A 38-year-old woman presents with hematemesis. Upper endoscopy reveals a duodenal ulcer with an actively spurting vessel. Hemostasis is achieved with injection of epinephrine followed by thermal coagulation. She also has several other non-bleeding shallow ulcers in other portions of the duodenum. Biopsies are negative for H pylori. This has been her third presentation of an upper GI bleed secondary to duodenal ulcers in the past 2 years. She complains of intermittent diarrhea and has unintentionally lost 5 lb over the past month.
What's your next step?
Here’s an opportunity for primary care to have a major impact on patients with a specialty-treated disease. Specialists will never boost vaccination rates to where they need to be. It’s just not what they do.
All patients with inflammatory bowel disease are at risk for anemia at any stage of their illness. In the past few years, there has been been increasing acceptance of the safety, efficacy, and speed of correcting deficiency with intravenous iron. Here: the pros and cons of oral vs IV supplementation.
These data suggest it may be worth a try—before moving on to potentially more dangerous drugs.
Fourteen state legislatures have passed legislation mandating that retail stores provide access to employee bathrooms for individuals with ulcerative colitis and Crohn disease and other medical needs.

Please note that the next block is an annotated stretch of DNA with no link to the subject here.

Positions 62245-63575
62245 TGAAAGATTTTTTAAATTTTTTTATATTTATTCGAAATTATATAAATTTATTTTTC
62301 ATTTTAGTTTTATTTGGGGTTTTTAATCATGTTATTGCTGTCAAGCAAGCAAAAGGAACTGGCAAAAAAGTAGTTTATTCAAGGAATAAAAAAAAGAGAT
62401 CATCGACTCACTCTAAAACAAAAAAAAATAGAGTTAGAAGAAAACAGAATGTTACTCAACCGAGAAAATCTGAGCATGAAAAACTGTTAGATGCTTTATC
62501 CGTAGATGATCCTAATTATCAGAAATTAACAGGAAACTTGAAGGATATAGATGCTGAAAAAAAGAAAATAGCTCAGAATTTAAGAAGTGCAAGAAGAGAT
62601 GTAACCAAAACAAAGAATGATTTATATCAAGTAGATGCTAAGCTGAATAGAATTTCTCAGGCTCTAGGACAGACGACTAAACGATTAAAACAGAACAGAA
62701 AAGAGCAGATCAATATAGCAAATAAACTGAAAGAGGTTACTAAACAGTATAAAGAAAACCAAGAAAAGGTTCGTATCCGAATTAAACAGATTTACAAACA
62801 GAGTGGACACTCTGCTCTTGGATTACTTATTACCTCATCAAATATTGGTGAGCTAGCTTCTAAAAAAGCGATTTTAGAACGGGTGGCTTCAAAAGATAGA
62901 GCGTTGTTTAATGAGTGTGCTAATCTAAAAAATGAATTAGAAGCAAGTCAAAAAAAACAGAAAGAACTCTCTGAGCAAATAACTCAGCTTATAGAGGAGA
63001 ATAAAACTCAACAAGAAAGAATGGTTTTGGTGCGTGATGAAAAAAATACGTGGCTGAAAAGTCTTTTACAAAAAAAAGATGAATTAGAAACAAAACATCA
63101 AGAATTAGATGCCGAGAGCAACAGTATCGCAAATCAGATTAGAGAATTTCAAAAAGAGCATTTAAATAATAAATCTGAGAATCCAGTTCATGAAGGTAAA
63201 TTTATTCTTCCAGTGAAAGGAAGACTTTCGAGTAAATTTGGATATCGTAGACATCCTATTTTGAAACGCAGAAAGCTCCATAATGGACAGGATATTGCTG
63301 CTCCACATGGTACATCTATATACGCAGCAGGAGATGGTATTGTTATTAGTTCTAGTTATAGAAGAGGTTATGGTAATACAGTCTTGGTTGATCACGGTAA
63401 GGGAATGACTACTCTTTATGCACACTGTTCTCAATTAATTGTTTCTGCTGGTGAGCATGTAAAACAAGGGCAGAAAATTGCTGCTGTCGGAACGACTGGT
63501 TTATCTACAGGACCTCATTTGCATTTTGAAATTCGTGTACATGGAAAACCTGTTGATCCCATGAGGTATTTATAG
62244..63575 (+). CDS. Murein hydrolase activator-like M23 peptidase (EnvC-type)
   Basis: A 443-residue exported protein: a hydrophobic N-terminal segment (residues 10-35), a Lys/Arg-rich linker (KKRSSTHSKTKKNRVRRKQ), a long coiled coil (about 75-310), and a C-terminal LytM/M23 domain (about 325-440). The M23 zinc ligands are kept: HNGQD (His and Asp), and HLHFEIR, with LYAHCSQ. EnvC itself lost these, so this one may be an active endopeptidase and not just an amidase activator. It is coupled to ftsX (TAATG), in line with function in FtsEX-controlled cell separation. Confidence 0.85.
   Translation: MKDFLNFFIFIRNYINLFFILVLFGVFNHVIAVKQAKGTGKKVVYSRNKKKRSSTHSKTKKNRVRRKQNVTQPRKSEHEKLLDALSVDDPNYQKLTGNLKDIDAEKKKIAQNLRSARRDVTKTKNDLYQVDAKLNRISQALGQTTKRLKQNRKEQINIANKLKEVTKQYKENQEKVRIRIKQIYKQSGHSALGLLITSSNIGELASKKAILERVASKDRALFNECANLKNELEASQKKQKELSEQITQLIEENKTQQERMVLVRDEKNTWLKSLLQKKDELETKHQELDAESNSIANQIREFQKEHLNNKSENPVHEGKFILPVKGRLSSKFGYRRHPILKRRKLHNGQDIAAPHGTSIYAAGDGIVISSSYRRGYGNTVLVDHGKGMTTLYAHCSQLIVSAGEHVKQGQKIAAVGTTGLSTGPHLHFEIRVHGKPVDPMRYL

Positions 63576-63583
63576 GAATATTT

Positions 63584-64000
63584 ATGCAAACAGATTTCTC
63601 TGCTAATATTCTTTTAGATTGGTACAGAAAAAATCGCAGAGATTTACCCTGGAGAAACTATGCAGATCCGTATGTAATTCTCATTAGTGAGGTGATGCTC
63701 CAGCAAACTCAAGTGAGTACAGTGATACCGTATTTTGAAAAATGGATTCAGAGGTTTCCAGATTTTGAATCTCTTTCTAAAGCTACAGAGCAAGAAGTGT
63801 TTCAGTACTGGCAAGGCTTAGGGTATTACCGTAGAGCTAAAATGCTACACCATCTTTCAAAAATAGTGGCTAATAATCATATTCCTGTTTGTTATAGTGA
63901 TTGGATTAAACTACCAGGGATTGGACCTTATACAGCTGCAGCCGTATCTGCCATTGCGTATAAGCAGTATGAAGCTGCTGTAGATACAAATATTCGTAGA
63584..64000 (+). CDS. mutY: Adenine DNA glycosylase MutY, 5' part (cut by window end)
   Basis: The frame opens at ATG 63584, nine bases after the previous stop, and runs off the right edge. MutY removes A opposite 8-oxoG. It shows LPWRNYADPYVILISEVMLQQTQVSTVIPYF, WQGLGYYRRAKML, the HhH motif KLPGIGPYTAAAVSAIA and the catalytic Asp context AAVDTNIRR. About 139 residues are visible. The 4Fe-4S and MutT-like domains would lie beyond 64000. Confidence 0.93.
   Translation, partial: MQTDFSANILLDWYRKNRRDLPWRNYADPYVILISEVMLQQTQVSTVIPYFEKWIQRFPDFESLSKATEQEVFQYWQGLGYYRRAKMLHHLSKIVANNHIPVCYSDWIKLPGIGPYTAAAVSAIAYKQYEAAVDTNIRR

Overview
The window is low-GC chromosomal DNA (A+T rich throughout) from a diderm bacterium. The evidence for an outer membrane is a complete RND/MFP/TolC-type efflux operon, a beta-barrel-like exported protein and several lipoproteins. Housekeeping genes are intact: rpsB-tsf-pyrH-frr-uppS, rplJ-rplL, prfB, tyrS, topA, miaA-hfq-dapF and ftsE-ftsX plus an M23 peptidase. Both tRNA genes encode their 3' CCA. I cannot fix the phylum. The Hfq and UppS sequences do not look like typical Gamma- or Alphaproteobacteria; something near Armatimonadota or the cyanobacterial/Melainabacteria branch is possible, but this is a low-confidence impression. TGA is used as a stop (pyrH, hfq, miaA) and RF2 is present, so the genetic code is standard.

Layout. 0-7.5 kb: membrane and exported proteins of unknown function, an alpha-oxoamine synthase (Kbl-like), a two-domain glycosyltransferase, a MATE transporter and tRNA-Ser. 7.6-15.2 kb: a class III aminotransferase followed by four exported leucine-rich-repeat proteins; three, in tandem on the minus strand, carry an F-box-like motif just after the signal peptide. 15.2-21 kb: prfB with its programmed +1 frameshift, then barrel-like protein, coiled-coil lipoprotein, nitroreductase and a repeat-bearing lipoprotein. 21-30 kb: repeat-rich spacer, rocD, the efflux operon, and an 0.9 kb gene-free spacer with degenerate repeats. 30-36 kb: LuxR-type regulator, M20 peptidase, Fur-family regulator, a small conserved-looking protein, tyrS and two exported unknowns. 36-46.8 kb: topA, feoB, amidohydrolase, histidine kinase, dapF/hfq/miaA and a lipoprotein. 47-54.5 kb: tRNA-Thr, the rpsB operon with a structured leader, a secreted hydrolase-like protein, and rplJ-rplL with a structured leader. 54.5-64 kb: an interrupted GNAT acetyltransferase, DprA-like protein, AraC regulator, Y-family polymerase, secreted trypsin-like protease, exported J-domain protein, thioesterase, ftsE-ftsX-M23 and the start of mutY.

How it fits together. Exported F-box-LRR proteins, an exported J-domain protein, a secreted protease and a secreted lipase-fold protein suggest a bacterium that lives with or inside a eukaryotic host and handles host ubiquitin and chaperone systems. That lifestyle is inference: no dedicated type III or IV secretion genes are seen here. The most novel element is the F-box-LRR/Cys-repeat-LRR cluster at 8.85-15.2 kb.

Results are in on the maintenance phase of the TAXIT trial that employed infliXImab to treat patients with Crohn Disease and ulcerative colitis. Details here.
It's easy to mistake other serious gastrointestinal problems for inflammatory bowel disease. Here: clinical pearls that can help you recognize the IBD mimics.
This first report of effectiveness in a single case study should prompt additional research and placebo-controlled trials.
Recurrent C difficile requires pulse vancomycin therapy; fecal microbiota transplant shows promise.
The goals of therapy for patients with inflammatory bowel disorder include inducing and maintaining a steroid-free remission, preventing and treating the complications of the disease, minimizing treatment toxicity, achieving mucosal healing, and enhancing quality of life.
(AUDIO) There are disparities in the sensitivities and specificities of glucose and lactose hydrogen breath tests used to diagnose small intestine bacterial overgrowth and to distinguish patients with irritable bowel syndrome from healthy individuals. Just how useful are these tests? Insights from an expert here.
(AUDIO) Here, Christina Surawicz, MD, describes an organized approach to the evaluation and management of patients with chronic diarrhea.